Capital losses generally are only deductible against capital gains.
They can be carried forward or backward. Some capital losses are
deductible against all sources. These include ALLOWABLE
BUSINESS INVESTMENT LOSSES which are not business losses,
but capital losses on the disposition of debt/shares of small business
corporations that are private corporations and therefore not publicly
traded and that carry on active business (see section 38(c)). Capital
losses incurred on death are deductible against all sources in the
year of the death and retroactively in the year preceding the death.

Capital losses for PERSONAL USE PROPERTY are generally not
deductible at all; even though capital gains on personal use property
are taxable. Personal use property is property that is for the personal
use or enjoyment of the taxpayer, and includes debt payable over
time that arises from the sale of personal use property as well as
options to acquire personal use property. Section 40(2)(g)(iii) deems
capital loses to be $0. There are some exceptions:

        If a purchaser of personal use property defaults on a debt, the
         amount of the loss can offset the gain on the same property
         (section 50(2)).

        A taxpayer also may deduct capital losses for LISTED
         PERSONAL PROPERTY against gains made on that
         property (section 41). Listed personal property means prints,
         etchings, drawings, paintings, jewellery, rare books, stamps,
         and coins. The definition is exhaustive (therefore hockey
         cards are not listed personal property). Section 41(2)(b)
         allows the taxpayer to deduct the loss retroactively for three
         years or up to seven years after the loss is incurred.33

Capital losses for depreciable property are not deductible. Those
losses are terminal losses and are treated as business losses.
Eligible capital property has a built-in capital gains/losses formula.

The De Minimis Rule, Superficial Losses, Computing the ACB
for Dispositions of Identical Property

Section 46 provides that a person does not need to declare a capital
gain for property sold for under $1000.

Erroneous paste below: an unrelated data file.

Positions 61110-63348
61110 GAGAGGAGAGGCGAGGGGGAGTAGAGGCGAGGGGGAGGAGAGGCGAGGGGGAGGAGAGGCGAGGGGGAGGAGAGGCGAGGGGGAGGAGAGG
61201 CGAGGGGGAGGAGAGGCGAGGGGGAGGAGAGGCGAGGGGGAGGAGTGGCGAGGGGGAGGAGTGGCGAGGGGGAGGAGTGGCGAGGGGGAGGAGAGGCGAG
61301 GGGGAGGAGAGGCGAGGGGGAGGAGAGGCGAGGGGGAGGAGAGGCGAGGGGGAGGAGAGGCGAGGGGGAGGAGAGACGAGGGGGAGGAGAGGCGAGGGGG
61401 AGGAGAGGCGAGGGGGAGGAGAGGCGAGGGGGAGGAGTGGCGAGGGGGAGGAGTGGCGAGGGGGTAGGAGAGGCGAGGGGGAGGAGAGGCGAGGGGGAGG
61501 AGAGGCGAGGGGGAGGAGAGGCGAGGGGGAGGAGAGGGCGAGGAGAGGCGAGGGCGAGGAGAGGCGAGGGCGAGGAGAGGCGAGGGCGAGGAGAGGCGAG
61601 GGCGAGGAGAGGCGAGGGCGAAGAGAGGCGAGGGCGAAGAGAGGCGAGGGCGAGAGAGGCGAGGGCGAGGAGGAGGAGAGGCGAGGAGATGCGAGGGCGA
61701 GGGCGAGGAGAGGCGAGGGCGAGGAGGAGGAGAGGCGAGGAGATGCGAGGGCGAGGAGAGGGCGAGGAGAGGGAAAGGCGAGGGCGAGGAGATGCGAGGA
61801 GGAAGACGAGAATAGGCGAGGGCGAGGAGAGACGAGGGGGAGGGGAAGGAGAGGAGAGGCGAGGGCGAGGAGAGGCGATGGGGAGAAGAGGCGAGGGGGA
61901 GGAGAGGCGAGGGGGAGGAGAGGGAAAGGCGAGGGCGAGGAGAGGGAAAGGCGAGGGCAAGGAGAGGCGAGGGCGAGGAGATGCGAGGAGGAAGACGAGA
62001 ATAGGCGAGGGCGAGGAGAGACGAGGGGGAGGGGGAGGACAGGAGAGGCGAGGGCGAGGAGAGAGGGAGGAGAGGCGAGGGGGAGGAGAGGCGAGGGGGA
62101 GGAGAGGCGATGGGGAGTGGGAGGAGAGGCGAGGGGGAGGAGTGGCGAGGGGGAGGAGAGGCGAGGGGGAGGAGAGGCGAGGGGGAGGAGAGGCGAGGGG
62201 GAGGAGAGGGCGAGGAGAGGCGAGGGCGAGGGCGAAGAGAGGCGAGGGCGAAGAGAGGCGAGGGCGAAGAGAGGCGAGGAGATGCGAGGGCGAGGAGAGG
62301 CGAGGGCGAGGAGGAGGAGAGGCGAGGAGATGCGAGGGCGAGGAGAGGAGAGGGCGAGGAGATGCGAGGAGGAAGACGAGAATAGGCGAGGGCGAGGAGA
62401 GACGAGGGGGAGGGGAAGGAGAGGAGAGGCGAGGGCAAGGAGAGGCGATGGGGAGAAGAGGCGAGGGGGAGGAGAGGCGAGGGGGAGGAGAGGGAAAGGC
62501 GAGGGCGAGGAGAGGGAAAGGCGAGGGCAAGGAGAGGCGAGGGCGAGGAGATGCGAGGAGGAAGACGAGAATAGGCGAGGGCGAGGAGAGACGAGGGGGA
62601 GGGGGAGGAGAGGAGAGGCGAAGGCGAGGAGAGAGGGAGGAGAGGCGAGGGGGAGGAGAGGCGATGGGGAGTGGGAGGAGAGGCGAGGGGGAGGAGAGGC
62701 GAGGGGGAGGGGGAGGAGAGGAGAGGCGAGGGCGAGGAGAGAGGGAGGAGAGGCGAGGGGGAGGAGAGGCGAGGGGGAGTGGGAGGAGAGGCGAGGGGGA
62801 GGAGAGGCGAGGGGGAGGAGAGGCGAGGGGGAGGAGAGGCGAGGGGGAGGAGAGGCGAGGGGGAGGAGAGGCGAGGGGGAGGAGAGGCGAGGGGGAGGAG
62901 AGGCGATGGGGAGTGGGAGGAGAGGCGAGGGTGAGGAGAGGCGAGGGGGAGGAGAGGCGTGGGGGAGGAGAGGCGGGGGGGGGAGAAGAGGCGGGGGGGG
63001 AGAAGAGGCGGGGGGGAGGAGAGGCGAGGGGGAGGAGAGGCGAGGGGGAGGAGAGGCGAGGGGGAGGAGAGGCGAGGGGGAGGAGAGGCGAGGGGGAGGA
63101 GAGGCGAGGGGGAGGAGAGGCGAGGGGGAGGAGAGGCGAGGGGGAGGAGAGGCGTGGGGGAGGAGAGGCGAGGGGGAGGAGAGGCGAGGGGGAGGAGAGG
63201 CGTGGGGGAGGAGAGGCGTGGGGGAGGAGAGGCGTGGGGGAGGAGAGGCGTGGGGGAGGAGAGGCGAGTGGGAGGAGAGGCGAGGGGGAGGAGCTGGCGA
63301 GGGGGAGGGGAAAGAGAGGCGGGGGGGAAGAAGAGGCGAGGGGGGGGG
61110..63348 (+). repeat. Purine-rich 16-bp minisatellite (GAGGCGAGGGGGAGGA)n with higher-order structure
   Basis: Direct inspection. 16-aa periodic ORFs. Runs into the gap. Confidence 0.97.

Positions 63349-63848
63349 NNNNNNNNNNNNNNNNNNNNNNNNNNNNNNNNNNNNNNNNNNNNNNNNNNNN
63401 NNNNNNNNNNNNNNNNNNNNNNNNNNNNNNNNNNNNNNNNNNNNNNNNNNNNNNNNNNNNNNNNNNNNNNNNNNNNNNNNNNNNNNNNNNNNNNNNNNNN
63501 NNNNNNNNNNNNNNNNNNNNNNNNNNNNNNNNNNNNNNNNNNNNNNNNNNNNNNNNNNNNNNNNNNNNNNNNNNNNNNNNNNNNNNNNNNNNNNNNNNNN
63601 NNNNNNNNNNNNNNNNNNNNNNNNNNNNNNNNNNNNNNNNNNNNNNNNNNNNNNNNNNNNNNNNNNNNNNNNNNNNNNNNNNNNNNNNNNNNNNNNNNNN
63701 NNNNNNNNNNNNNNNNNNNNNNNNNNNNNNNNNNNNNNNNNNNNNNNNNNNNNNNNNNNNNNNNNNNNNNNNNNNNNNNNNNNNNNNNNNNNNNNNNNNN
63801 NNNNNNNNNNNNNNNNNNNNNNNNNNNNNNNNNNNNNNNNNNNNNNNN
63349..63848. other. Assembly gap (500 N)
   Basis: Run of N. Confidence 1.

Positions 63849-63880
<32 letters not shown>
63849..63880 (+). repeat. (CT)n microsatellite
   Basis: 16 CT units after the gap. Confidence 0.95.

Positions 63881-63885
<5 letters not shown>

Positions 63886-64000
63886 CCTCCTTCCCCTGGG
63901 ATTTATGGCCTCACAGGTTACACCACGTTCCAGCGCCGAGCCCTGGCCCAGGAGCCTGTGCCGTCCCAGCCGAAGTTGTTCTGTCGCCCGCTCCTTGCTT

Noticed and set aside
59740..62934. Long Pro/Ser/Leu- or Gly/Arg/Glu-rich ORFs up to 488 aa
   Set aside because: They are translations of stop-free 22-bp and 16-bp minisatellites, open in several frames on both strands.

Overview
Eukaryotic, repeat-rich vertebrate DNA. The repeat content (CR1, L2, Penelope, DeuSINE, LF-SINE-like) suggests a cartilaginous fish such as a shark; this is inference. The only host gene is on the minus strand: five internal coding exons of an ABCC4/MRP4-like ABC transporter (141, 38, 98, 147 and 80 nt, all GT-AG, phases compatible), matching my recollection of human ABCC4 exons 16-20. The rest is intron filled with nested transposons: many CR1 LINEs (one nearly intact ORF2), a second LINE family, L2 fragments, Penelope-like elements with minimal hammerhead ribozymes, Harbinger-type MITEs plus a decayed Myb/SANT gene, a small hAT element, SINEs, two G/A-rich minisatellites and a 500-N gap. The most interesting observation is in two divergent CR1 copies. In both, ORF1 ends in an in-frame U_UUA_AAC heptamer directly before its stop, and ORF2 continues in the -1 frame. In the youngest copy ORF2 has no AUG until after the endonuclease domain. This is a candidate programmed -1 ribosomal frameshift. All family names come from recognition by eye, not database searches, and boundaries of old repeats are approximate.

Actual     Deemed
 POD         $1,200     $1,000      Always

  The provision reads from the perspective of the gain: (b) deduct from the amount
determined under paragraph 41(2)(a) such portion as the taxpayer may claim of the
taxpayer's listed-personal-property losses for the 7 taxation years immediately
preceding and the 3 taxation years immediately following the taxation year, except
that for the purposes of this paragraph […]
                                take the
ACB        $800      $1,000

Actual     $400
Deemed               $200

This is susceptible to abuse if a person fragments property and
alienates it in units under $1000. If the property comprises a set and
the components are sold to the same person then the act will join the
adjusted cost bases and the proceeds of disposition together (section

A SUPERFICIAL LOSS occurs when a person sells and buys back
property to artificially trigger a loss (section 40(2)(g)(i)). Section
53(1)(f) stipulates that the amount of the loss is added to the adjusted
cost base of the new property if the new property is (i) the same or
identical property (i.e. shares in the same company), (ii) the new
property was acquired within 30 days before or after the disposition,
and (iii) the property was acquired by the taxpayer or an
AFFILIATED PERSON which is a smaller group than related persons
and includes spouses and corporations under the taxpayer’s control.
This provision is an anti-avoidance rule designed to ensure that
taxpayers do not benefit from capital losses until they really dispose
of the property. The taxpayer needs to wait more than 30 days to get
around this rule.

Finally, to compute the adjusted cost base when identical property is
sold (like shares), the taxpayer must take the weighted average of
the costs to acquire the property. Consider the following example. A
taxpayer acquires 20 shares in X Co. in 2002, 2003, and 2004,
paying $8, $10, and $15 per share respectively. If in 2005 X sells 10
shares for $20, the capital gain is calculated as follows:

Adjusted cost base = average cost x number of shares sold / total

ACB = ($8 x 20 + $10 x 20 + $15 x 20) x 10 / 60
ACB = $110

The capital gain would therefore be $90.

Intra-family Transfers

We have already looked at various roll over provisions (see section
73 for transfers between spouses). Section 69 treats gifts as being
transfers at fair market value. However, for sales in non-arm’s length
transactions, the transferor is deemed to have received fair market
value even if the sale was less than fair market value (and vice
versa). The transferee does not get the benefit. This can be avoided
by using PRICE ADJUSTMENT CLAUSES. Lawyers will include
these clauses when dealing with the sale of goodwill, which is hard to
value. The clause stipulates that if the tax authorities re-assess the
transaction, the parties will adjust the sale price retroactively. Courts
have approved the validity of these clauses, if:

       The parties intend to transact at fair market value; and
       The parties agree to adjust the price retroactively.

Usually a rollover provision (section 85) applies when dealing with
transfers to corporations (in exchange for shares). Again, the share
value may have to be adjusted if the tax authorities look at the
transaction again under section 69.

Principal Residence

If the taxpayer so elects, the taxpayer does not have to pay capital